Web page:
APOQUEL® (oclacitinib tablet) is the first Janus kinase inhibitor approved by the U.S. Food and Drug Administration for veterinary use to provide fast and safe itch relief for dogs at least 12 months of age that have symptoms associated with allergic dermatitis triggered by food, fleas or contact allergens, as well as atopic dermatitis.


CYTOPOINT is a ready-to-use, sterile liquid injectable containing a mAb specifically designed to target and neutralize cytokine interleukin-31 (IL-31), a key cytokine (protein important in cell-to-cell communication) involved in triggering the itch associated with canine atopic dermatitis. It works by mimicking the activity of natural antibodies to selectively bind and neutralize IL-31, thus interrupting the itch cycle in atopic dogs.

CYTOPOINT begins working within 1 day and delivers 4 to 8 weeks of relief from the clinical signs of canine atopic dermatitis, allowing the damaged skin the chance to heal. In clinical studies submitted to the USDA and published in Veterinary Dermatology, treatment with CYTOPOINT at a minimum dose of 2 mg/kg resulted in a significantly (P≤0.05) greater percentage reduction from baseline in pruritus on days 1–49, and skin condition scores on days 7-56(1), when compared to placebo.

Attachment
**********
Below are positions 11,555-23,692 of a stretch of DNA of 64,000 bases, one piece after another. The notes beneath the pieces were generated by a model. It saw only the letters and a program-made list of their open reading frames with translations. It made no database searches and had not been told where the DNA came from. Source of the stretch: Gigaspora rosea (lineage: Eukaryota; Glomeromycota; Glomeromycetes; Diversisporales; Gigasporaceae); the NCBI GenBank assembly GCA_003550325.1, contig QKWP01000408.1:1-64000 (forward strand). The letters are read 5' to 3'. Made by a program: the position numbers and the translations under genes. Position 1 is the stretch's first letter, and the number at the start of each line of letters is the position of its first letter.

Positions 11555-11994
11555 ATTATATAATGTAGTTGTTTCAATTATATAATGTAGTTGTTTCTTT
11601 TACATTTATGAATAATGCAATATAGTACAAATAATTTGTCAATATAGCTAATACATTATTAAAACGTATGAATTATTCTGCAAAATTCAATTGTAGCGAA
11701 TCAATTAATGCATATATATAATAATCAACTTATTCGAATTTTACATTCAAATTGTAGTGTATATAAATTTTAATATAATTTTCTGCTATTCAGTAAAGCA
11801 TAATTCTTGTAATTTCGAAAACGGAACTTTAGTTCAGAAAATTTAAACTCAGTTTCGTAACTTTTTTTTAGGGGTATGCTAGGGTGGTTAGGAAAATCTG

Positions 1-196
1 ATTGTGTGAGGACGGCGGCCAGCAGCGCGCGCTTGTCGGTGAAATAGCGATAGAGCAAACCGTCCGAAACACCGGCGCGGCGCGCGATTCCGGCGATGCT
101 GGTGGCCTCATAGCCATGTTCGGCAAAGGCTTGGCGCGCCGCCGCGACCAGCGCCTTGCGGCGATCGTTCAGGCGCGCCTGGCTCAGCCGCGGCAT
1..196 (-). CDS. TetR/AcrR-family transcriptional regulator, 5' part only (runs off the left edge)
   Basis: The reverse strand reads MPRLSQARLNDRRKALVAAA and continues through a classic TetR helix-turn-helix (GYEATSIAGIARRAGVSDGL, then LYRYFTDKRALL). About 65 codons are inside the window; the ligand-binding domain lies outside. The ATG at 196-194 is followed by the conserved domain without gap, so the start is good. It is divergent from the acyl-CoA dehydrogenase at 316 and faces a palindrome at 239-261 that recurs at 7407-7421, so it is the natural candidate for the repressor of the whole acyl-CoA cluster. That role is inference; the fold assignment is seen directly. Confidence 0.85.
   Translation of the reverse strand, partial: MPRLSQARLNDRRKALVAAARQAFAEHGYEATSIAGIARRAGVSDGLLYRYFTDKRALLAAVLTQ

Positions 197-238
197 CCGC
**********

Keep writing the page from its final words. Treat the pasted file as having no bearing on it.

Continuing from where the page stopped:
It is safe for dogs of any age, even those with concomitant diseases, and can be used with many common medications. Moreover, because of its specificity in targeting IL-31, it has minimal impact on normal immune responses.

The USDA granted Zoetis a conditional license for Canine Atopic Dermatitis Immunotherapeutic (now branded as CYTOPOINT) in August 2015. During the conditional licensing period, Zoetis collected valuable feedback from dermatology specialists, a small group of general practice veterinarians, and pet owners to prepare for full licensure.

About Atopic Dermatitis

Itching is among the most frequent complaints of pet owners, affecting roughly 1 in 6 dogs whose owners seek veterinary help(2). There are a number of factors that can trigger an itch reaction, such as infections, allergies and parasites—and approximately 15-20 percent of all itchy dogs will be diagnosed with atopic dermatitis(2).

CYTOPOINT is now available for veterinarians throughout the United States. It brings mAb therapy – a fast-growing area of human medicine – for the first time to veterinarians for use to treat atopic dermatitis in canine patients. For more information, visit www.cytopoint.com.